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May 24, 2019

Technical Compliance: The Braced Pistol

By Ryan F. Sullivan

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History is replete with examples of politicians and leaders attempting to come up with rules to restrict human behavior… and upstanding citizens doing their upmost to do what they originally wanted to do without getting fined or going to jail. Over the years, a great deal of time, energy, resources and creativity have been invested into leaning as far over the line as you can go while still technically toeing it. For many years, products have been brought onto the American firearms market designed along these lines, filling niches created by the rules as writ.

One area where the general public has been told “no” by the powers that be is in compact, powerful firearms. If one wants a rifle with a sub-16 inch barrel or less than 26 inches in overall length, you get into the realm of the National Firearms Act (NFA), a bit of vintage legislation intended to bring Prohibition-Era gang violence down to an acceptable level. Judging the functionality of the NFA on that front is beyond the scope of this piece, but nevertheless, there it is, and to be a law-abiding gun owner you need to take it into account. And if you want a Short Barreled Rifle (SBR), a whole process awaits you involving tax stamps, waiting periods, paperwork, and approvals, assuming that your state of residence (like our home in Illinois) doesn’t restrict them from the general public or ban them outright.

People want an SBR, but will settle for a sufficiently advanced pistol.

Lot 3205 B: SIG Model P516 Pistol with Reflex Sight and Box

What is a Braced Pistol?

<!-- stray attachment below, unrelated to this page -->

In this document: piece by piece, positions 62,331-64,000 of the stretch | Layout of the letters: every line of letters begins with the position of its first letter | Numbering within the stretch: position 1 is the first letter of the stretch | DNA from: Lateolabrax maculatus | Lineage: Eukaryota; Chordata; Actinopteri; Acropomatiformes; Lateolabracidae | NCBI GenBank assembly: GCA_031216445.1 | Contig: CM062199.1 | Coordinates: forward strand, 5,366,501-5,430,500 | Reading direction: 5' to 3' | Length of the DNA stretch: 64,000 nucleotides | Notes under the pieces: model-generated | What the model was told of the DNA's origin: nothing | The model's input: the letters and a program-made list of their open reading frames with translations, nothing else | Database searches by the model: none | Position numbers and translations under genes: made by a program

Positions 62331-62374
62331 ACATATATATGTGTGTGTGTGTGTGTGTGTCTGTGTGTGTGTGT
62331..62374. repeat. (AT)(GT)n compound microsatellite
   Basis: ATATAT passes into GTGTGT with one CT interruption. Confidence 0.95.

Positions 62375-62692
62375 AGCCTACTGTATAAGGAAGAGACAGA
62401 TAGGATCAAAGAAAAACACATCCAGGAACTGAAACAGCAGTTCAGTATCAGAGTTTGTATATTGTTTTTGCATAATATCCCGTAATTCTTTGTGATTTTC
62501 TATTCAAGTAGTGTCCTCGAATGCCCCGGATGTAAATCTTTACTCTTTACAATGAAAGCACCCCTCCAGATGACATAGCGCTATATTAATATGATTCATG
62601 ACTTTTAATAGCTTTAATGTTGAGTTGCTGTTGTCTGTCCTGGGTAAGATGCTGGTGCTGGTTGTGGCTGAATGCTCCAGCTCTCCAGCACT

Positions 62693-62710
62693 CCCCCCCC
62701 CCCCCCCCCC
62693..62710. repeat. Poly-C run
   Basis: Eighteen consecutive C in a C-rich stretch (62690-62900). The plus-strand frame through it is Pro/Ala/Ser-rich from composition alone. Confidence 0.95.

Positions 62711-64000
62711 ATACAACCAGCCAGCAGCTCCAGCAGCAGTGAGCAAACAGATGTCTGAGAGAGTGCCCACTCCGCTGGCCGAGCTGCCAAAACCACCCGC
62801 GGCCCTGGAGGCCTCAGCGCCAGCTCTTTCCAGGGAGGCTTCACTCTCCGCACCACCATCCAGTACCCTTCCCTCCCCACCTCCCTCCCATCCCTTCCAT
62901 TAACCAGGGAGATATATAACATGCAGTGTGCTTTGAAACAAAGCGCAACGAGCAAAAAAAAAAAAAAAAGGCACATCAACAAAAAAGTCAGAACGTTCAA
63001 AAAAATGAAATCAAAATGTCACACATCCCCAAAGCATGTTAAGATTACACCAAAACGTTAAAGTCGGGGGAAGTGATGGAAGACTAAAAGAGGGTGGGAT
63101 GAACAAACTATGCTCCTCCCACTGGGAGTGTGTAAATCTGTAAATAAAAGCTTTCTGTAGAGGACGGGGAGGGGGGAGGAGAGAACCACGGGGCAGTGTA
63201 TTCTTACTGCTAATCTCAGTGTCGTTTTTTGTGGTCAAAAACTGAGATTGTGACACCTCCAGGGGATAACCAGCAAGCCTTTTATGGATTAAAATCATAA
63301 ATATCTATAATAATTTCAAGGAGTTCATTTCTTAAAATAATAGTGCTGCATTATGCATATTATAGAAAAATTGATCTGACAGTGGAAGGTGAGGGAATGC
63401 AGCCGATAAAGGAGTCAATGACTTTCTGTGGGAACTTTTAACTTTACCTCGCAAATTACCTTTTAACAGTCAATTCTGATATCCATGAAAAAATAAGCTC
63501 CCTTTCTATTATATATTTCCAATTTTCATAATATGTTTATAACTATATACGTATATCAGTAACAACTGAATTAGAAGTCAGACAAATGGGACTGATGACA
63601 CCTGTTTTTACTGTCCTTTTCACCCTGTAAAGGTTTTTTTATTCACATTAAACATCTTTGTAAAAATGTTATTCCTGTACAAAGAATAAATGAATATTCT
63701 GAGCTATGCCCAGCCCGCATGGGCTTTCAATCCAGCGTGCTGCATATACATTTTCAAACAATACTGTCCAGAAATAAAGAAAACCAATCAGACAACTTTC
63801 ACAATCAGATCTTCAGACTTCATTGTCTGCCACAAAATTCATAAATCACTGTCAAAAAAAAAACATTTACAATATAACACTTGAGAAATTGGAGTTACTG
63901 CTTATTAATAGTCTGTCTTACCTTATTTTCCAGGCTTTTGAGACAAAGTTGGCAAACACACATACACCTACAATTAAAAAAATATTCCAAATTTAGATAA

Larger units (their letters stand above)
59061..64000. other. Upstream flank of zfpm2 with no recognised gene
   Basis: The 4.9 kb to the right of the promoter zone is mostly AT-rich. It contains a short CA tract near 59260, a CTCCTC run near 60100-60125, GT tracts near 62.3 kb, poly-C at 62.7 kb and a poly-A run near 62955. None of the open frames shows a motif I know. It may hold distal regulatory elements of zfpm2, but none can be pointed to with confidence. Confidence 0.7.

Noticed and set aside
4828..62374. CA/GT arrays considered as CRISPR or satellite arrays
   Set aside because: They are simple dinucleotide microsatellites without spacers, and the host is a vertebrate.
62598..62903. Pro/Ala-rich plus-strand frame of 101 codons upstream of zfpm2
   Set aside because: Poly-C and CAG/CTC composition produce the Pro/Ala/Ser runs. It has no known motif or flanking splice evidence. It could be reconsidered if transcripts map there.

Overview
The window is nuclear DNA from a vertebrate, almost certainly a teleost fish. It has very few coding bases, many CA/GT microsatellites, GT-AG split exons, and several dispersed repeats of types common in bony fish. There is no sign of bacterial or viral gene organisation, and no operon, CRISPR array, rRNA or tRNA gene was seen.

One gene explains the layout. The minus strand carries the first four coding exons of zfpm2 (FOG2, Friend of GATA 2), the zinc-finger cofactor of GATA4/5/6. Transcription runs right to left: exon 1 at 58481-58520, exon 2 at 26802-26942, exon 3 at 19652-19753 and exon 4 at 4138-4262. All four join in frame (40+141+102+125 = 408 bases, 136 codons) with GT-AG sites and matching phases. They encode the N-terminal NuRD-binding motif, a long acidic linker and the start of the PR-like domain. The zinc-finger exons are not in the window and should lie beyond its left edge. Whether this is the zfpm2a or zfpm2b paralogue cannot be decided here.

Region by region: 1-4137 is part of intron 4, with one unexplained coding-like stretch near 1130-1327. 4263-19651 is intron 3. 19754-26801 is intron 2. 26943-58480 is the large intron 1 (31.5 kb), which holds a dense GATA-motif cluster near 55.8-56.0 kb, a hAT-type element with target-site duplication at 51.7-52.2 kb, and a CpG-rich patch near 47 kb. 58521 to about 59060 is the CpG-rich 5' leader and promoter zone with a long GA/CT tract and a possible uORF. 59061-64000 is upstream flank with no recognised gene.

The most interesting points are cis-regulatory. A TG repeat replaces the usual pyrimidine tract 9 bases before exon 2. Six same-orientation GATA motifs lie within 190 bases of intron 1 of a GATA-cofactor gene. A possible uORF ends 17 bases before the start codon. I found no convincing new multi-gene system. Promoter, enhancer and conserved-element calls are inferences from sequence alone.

Rather large handguns, both in rifle and pistol calibers, the latter often in imitation of popular and historical sub-machine guns, have been around for a number of years, but until recent developments have been generally regarded as something of a novelty item. And then the arm brace came along. Now, if anyone asks, the arm brace is exactly that, a brace that goes on your arm. It is absolutely not intended to go on your shoulder. More specifically, it’s not *designed* to go on your shoulder. When you dive into the NFA, and into the definition of a “Rifle,” it calls for something that is “designed or redesigned” to be fired from the shoulder. A pistol is not designed to be fired from the shoulder, an arm brace is not designed to be put against the shoulder, ergo the combination is not a rifle. To the untrained eye it may look like a rifle, it certainly sounds like a rifle when you pull the trigger (consider wearing plugs under your earmuffs if you’re going to shoot 5.56 out of an 8 inch barrel), and some people will make it quack like a rifle by putting that brace up against their shoulder, but the law is clear; a rifle it is not… unless you stick a block of wood inside the arm brace to bulk it up, in which case you’ve “redesigned” the stock and the ATF determines you to be worthy of a felony charge.

Braced Pistol Performance

In terms of overall performance, a braced pistol is a very close match for a SBR, and can fill many of the same operational needs. Being significantly more compact than a full sized rifle or pistol caliber carbine, a braced pistol is easier to store and transport, leading to them being very adaptable to the classic “truck gun” niche. The compact size also gives them an appeal as a home defense item, offering greater stability and accessory mounting options than a pure handgun while being easier to maneuver in rooms and through doorways than a full sized long gun. While there is some loss in muzzle velocity and maximum effective range versus a full length weapon, both of the above roles put an emphasis on use at closer ranges; it would be a very unusual day indeed if you needed to get out of your car and trade shots at 200+ yards. And until the rules get changed, it may be the best (and most accessible) game in town for close quarters weaponry.

Lot 6795: SIG MPX Pistol with Optical Sigh

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